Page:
iTunes Is Eliminating My Songs And I'd Like Them Back!
November 11, 2011 10:14 AM   Subscribe

iTunes missing tracks filter: What can I do when I see the exclamation mark beside a song in iTunes and when I click on the song, I get the message "Song X could not be used because the original file could not be found. Would you like to locate it?" Then, of course, it can't find it. So I have two questions about this: 1. How can I find the songs that are currently tagged with that exclamation mark? I *know* I haven't deleted them. 2. How do I prevent this from happening in the future? Tech details: Windows 7,about 17,000 songs, if that matters. I'm sorry if this seems elementary, but I can't seem to find a straightforward answer to this in the forums. Thank you *so much* everyone for bearing with me with this simple (but screamingly frustrating) question.
posted by purplesludge to Technology (14 answers total) 5 users marked this as a favorite
Use Windows search to find the missing file.
posted by wongcorgi at 10:20 AM on November 11, 2011

Would you like to locate it?" Then, of course, it can't find it.
Is iTunes looking for it or is it just opening a folder and asking you to browse for the file? I think you have to tell it where the file went by navigating to the folder and clicking on the file.
If you don't care about keeping play counts or playlists, just add the folders that holds your music to the library again. It should only make duplicates if it found the new file. Then you can ask it to display duplicates and remove the missing ones.
posted by soelo at 10:30 AM on November 11, 2011

Oh, and a possible answer to your second question about preventing this lies in how your music is organized on your computer. Is it all in a My Music folder with subfolders? If you are moving files around, iTunes doesn't know that and will look in the old folder only to find the file missing. You can just add them to your library again, but iTunes will not know that this is the same file in a new location; it will assume it is a brand new file.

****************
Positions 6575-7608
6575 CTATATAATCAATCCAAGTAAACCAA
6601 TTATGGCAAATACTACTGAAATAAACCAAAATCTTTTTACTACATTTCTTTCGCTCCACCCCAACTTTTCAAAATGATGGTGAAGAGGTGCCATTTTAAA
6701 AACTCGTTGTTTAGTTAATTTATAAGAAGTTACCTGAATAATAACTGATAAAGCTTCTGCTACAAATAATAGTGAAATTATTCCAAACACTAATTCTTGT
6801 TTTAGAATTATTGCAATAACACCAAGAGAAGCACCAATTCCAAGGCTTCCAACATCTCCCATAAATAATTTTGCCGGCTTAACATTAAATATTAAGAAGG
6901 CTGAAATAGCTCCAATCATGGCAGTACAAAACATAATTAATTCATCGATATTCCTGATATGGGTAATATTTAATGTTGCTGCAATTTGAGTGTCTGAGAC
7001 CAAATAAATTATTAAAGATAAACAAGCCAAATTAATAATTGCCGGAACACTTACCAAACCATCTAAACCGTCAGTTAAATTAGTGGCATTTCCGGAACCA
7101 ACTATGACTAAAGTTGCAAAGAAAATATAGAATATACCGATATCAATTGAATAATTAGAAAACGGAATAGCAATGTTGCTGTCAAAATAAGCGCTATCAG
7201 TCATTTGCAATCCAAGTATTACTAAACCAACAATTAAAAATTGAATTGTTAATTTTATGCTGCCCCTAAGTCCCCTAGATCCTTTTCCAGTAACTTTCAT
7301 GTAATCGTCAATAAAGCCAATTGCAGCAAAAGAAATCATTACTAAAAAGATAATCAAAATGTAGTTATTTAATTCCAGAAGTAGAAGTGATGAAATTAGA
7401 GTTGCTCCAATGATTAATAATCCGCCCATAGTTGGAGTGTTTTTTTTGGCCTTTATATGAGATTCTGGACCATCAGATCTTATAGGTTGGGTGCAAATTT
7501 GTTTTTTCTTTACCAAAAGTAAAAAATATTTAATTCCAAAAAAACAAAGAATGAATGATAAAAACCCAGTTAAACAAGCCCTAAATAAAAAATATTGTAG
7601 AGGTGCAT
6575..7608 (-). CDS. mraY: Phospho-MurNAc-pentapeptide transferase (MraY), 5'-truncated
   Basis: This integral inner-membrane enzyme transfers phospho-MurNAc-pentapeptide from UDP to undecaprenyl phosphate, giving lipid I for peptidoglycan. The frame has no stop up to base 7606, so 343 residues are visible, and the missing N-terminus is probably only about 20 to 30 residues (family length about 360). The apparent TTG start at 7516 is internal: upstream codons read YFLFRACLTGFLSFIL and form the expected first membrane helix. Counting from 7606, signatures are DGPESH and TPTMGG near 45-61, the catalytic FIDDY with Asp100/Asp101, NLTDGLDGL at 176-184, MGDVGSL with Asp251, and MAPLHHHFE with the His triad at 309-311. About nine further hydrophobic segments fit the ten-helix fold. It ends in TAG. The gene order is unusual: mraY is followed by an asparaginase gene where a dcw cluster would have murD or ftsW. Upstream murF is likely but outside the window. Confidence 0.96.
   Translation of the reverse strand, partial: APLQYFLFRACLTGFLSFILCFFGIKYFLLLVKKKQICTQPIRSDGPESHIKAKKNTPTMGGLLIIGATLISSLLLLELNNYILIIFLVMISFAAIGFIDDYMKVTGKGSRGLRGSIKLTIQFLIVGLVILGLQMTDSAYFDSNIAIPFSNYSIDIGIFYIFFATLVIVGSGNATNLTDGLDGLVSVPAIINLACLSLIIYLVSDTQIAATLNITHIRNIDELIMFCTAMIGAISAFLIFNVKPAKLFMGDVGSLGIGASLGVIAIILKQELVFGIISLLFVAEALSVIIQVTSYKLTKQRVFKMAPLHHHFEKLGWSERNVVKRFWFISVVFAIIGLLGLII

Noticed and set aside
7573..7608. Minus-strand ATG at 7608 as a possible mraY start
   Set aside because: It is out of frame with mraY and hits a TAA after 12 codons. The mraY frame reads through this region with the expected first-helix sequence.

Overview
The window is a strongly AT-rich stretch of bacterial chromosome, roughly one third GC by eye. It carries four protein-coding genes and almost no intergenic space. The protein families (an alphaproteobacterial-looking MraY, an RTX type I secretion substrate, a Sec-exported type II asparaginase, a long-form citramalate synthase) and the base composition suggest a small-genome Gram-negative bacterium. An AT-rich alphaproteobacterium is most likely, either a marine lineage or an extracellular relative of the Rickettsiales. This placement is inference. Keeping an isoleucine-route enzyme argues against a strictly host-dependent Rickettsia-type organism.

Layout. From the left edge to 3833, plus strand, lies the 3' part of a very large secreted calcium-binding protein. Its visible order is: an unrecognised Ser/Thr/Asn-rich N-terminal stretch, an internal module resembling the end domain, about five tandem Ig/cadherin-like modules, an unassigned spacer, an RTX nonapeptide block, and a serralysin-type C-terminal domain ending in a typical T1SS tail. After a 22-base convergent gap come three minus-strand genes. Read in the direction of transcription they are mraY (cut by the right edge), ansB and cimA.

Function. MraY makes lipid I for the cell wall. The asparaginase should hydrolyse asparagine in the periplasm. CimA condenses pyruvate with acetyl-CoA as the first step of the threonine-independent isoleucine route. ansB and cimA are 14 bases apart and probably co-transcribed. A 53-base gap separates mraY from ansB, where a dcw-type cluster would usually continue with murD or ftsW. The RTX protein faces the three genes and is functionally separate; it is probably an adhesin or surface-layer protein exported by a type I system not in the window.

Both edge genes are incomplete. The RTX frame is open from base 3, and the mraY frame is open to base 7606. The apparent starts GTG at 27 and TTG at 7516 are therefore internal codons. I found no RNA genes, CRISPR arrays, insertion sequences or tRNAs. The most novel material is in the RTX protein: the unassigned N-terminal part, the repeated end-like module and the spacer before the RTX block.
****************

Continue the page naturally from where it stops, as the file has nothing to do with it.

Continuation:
posted by soelo at 10:36 AM on November 11, 2011 [1 favorite]

Response by poster: wongcorgi: when I use Windows to look for the missing file, the file doesn't appear. It seems to have actually eliminated it from my computer.

soelo: I haven't been moving files, no. When you say "add the folders that holds your music to the library again"--I can't find the folder with that particular song in it (unless I'm missing something).
posted by purplesludge at 10:43 AM on November 11, 2011

It's been a few years since I've used it so I don't know how things are now, but I've lost a few files to iTunes on Windows. Tracks just mysteriously going missing (very rarely). It's not unthinkable (to me) that iTunes is somehow deleting your tracks.

If you have iTunes set to manage your file locations or organize your files... whatever the option is which lets iTunes move your tracks in some organized manner, turning that off might help. But I'm just taking a guess here.

For a more secure option a backup of your media files would be something to consider, though I realize this might take a good chunk of space.
posted by bjrn at 10:47 AM on November 11, 2011

Or not use iTunes, but maybe that's not an option because you have an iSomething.
posted by bjrn at 10:48 AM on November 11, 2011 [1 favorite]

Best answer: Here's a possibility: You have itunes' collection management turned off already, and the songs you're looking for were on an external disk when you added them. That external disk, or fileserver, or what have you, isn't available right now, so the files cannot be found.

If you "Get Info" on one of these missing files, does the path point to somewhere on the machine, or is it pointing to some non-existent location?
posted by chazlarson at 10:55 AM on November 11, 2011 [1 favorite]

Best answer: To prevent this happening in the future, go to Advanced Preferences and make sure "Copy files to iTunes Media folder when adding to library."

That way, you have one canonical primary directory where iTunes stores files.